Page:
All of these dresses have a timeless appearance, making them as stylish today as when they were designed. From left to right, #1 Label: Norman Norell New York. Black sleeveless bodice with skirt and satin sash, 1963. wool jersey, wool twill. Lent by Kenneth Pool [a major lender to the Exhibit.];
#2 Label: Traina-Norell New York. Black cocktail ensemble, 1950. silk chiffon, silk satin. MFIT, Gift in memory of Miriam Abrams; #3 Label: Norman Norell New York. Black dress with belt, 1962-1963. Wool, leather. MFIT, Gift of Mortimer Soloman.

As a way of illustrating the impeccable couture construction for which Norell fashions are known, this “inside-out” dress was displayed.

Click on the photo for a closer look.

It was all I could do to keep from reaching over to see more of it. Noted on the caption were ”the hand-picked zipper and extra wide seam allowance, the deep hem … edged with bias-cut silk so that it is softly defined yet sturdy. Furthermore, the neckline and armholes are minimally interfaced to give shape without impeding movement, and they are under-pressed in order to hide the seams.”

The larger gallery of the Exhibit practically took my breath away when I entered. The large center stage is resplendent with examples of his famous eveningwear, including his sequined “mermaid” dresses.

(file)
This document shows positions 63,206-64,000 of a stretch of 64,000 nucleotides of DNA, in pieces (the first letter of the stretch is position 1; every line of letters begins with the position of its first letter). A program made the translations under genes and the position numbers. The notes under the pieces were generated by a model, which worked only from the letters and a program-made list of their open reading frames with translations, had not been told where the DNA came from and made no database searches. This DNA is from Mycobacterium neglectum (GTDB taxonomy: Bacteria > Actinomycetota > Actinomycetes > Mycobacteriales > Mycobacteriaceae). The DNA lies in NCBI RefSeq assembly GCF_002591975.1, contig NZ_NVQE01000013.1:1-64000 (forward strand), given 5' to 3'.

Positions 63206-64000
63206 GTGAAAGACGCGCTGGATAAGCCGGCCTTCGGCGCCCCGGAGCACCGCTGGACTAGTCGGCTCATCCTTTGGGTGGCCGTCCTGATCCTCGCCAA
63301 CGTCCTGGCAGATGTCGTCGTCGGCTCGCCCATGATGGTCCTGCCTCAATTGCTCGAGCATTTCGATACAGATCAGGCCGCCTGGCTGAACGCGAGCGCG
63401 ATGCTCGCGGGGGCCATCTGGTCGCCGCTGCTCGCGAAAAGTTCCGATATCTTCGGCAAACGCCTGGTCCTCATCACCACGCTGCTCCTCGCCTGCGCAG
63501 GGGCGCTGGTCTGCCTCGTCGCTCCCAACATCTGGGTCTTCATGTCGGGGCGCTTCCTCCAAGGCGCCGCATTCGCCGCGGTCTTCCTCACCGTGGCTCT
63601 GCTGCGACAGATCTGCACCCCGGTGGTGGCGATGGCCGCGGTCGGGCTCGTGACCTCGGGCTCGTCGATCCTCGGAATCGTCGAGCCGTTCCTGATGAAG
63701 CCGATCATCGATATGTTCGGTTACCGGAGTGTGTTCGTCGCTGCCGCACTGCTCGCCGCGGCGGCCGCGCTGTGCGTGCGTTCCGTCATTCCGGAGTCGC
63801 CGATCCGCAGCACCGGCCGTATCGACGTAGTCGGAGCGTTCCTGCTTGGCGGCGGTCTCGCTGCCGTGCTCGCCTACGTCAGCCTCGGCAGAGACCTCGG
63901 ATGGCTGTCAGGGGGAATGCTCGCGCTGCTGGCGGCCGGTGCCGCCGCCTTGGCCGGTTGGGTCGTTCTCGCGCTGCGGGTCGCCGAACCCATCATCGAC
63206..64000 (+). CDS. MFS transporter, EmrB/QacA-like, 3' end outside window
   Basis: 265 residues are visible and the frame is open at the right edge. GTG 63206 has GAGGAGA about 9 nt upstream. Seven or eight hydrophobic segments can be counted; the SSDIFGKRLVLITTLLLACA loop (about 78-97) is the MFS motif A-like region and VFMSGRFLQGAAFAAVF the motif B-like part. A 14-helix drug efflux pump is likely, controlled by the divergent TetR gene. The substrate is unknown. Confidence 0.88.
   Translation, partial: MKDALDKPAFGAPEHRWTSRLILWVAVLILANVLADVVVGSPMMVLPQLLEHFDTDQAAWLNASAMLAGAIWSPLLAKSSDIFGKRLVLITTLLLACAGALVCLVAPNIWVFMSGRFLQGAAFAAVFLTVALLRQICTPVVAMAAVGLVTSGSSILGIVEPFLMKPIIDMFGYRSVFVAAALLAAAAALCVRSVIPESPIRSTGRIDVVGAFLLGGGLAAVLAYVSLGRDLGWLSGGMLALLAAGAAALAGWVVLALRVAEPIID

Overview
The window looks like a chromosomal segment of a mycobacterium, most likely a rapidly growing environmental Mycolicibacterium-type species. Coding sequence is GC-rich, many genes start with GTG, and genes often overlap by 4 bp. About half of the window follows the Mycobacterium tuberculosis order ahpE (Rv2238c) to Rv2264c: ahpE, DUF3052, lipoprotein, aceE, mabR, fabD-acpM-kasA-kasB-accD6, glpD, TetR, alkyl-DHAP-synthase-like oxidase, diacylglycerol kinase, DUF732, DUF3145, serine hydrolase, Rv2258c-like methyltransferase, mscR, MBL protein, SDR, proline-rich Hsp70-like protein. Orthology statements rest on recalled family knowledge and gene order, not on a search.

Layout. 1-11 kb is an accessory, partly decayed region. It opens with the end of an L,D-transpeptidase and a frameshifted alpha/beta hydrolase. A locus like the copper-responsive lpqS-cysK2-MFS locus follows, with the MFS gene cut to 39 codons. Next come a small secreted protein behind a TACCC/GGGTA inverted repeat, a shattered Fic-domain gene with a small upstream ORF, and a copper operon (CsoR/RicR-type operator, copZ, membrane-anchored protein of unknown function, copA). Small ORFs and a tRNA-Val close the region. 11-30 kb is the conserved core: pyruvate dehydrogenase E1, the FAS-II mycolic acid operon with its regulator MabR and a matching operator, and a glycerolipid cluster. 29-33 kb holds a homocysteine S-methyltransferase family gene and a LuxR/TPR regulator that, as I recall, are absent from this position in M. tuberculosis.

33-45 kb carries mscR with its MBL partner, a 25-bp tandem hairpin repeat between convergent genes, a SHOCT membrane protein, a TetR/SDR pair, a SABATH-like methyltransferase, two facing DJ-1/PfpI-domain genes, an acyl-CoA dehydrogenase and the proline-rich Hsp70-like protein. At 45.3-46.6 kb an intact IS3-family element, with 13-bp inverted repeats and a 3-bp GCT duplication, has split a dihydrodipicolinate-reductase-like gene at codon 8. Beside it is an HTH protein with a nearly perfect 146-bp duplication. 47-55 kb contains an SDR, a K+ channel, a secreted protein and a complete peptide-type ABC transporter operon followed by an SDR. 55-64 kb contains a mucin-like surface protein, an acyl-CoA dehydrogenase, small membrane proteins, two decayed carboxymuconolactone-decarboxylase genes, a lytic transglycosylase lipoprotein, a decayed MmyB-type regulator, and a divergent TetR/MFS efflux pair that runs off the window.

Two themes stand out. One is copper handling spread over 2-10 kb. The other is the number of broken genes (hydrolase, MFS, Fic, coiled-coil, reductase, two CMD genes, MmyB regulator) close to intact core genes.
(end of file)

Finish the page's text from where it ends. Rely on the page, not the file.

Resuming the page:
The low light in the Exhibition gallery only added to the ambience and allure of these creations.

Around the perimeter of the gallery were featured many, many of his glorious coats, capes and dress suits, as well as dresses. I snapped this photo of one of his trademark sailor dresses to show the hand-picked zipper and the large patch pockets applied by hand (note the provenance on this dress in the caption):

Label: Traina-Norell New York. Off-white sailor dress with navy collar and red tie, circa 1957. Linen. MFIT, Gift of Lauren Bacall.

There were so many terrific examples of Norell’s vibrant use of color, including this coral cape from 1962.

Label: Norell. Coral double breasted cape, 1962. Wool melton. Lent by Kenneth Pool.

And I could not take my eyes away from this combination of off-white evening gown with a red bolero jacket and peacock blue sash from 1968.

The beautiful shape of the jacket, with those amazing buttons and bound buttonholes, sets off the sash to perfection. Label: Norman Norell New York. Off-white evening gown with red bolero jacket and peacock blue sash, 1968. Cotton organdy, wool, silk taffeta. Lent by Kenneth Pool.